Meta has been working on over a dozen VR headset prototypes, but doesn’t want you to use any of them. Ever. That’s because these bulky “time machines”, as they’re called, aren’t aimed at consumers, but are proof of concept only for their in-house designers.
During a virtual roundtable last week, Meta CEO Mark Zuckerberg and members of Meta’s Reality Labs division demonstrated several of these prototypes. Many of them have their internal circuitry exposed, and some even look like you’re holding the entire contents of a desktop PC to your face – complete with extra-large fans and side handles to grip so your neck doesn’t snap under the weight.
The last one with the handles is a prototype called Starburst. Why so bulky? The Starburst contains a screen that can reach a brightness of up to 20,000 nits to improve its HDR capabilities massively over the Quest 2. A great TV can hit a few thousand at most and the Quest 2 can only hit around 100 nits.
High dynamic range (HDR) is the technology used by monitors to help bring out bright colors on the screen while keeping dark objects in the same image sharp. Without HDR, your image may look washed out; as if the contrast had been reduced too much.
HDR is apparently the technology most commonly associated with enhanced realism in VR. Unfortunately, Starburst is totally impractical as a real VR headset for everyday people to use. But as with all other prototypes, Zuckerberg explained that the goal is for these headphones to “help us identify which technical paths will allow us to make significant enough improvements that we can start moving closer to visual realism.”
By taking different aspects of their headphones to the extreme, Meta can figure out where the most gains can be made while also keeping their headphones usable. If there’s an aspect – like HDR – that can have a huge impact but isn’t practical to implement with current technology, Meta can use these prototypes to determine which areas deserve more R&D resources.
So while we’ll never see Starburst in action for ourselves, we can find echoes of its technology in the headphones Meta launches – like its upcoming Project Cambria headset and the so-called Meta Quest 3 (a follow-up to the hugely popular Quest 2 ).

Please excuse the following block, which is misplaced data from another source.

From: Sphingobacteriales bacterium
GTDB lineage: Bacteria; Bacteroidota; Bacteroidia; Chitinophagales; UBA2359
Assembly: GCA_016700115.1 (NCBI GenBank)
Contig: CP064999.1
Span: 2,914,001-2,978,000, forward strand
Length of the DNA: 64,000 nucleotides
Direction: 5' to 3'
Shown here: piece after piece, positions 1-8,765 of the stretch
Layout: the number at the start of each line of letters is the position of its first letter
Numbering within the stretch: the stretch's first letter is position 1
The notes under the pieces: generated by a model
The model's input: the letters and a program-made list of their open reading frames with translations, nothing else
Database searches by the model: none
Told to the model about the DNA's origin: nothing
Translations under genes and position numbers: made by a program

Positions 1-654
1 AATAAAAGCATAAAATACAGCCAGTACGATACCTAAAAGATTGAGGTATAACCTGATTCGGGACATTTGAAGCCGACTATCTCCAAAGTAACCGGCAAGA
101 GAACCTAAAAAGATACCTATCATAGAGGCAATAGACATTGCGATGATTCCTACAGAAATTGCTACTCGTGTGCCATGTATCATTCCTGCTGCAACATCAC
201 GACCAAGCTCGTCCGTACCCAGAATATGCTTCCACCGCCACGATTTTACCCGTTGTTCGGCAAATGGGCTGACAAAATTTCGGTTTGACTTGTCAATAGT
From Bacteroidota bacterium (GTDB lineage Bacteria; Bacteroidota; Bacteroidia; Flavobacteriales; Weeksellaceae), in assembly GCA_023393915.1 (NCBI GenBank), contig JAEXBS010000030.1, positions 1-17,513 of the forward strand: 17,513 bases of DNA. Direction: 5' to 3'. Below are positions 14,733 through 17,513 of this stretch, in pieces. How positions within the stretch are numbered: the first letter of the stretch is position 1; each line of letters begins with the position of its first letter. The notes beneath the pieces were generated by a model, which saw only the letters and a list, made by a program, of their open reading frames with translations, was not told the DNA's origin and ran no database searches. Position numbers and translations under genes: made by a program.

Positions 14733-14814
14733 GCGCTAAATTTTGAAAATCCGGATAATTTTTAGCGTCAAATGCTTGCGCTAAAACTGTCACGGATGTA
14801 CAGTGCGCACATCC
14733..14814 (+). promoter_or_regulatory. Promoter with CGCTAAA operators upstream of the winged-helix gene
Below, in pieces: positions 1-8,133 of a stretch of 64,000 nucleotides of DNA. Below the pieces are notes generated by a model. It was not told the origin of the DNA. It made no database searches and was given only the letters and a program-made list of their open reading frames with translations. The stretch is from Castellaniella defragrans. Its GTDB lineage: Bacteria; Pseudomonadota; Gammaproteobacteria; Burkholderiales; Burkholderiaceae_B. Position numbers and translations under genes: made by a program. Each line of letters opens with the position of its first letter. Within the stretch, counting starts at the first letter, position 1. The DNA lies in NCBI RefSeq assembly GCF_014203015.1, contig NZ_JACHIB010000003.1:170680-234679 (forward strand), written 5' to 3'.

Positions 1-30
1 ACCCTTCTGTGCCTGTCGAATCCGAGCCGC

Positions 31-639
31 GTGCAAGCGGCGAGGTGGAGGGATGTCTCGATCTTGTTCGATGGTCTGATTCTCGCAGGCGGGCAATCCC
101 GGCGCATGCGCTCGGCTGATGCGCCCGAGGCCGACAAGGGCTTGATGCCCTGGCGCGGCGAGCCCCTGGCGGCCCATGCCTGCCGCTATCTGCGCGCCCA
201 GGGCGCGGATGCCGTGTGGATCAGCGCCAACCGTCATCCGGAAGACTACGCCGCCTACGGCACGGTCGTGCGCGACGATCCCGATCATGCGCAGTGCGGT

Alongside Starburst, Meta also revealed several other prototypes.
Butterscotch reduces the Quest 2’s headphone field of view – halving it – but delivers two and a half times the resolution. This near-retina quality screen makes reading text in VR much easier and Zuckerberg explains that Butterskoth offers 55ppd.
Meta has previously stated that 60 pixels per degree (ppd) is what it is striving to achieve. This is the mark where our eyes start to stop noticing improvements in visual fidelity, but currently, Quest 2 can only go up to 21ppd. Apple is also looking to improve on this aspect of its own long-running headphones, with high-end displays seemingly a priority for the Californian tech giant.
Then there’s the Half Dome series of VR headset prototypes. Starting with Half Dome Zero in 2017, the fourth generation Half Dome 3 is lighter and more comfortable and has replaced the mechanical parts of Half Dome 2 with electronically controlled liquid crystal lenses.
Using eye tracking, Half Dome headphones are designed to mimic real-world vision. If you’re looking at something far in the virtual distance, it will be brought into focus while your foreground blurs, or vice versa if you want to look at something you’re holding.
According to Meta, this feature helped participants to delve deeper into their VR environments and made it a much more comfortable experience.
Last but not least was the Holocake 2, the only headset prototype Meta discussed that wasn’t a real object. This sleek design could be mistaken for a pair of slim ski goggles and is based on a 2020 model that used holographic optics.
As seen in the GIF above, the conventional approach on the left requires a fair amount of space and a thick curved refractive lens. Meanwhile, the holographic optics method on the right can use much thinner, flatter lenses and panels that can be compressed much more. The end result would be the Holocake 2, a super light and small headset.
Meta is still some time away from making this a reality. As Mark Zuckerberg explained, “We’re going to have to do a lot of engineering to get a viable consumer laser that meets our specifications; that is safe, low-cost and efficient, and that can fit into a thin VR headset.”
Security concerns come from Meta using a laser instead of something like a standard OLED display. Lasers and eyes don’t mix, and we imagine Meta doesn’t want there to be any chance that one of their VR headsets – prototype or not – will blind the wearer.
With Project Cambria still slated to release this year, we hope it won’t be long before we see some of these prototype efforts on display in one way or another. Based on what we’ve already shown, we can’t wait to see what Meta brings to the VR space next.
(through On the edge (opens in new tab))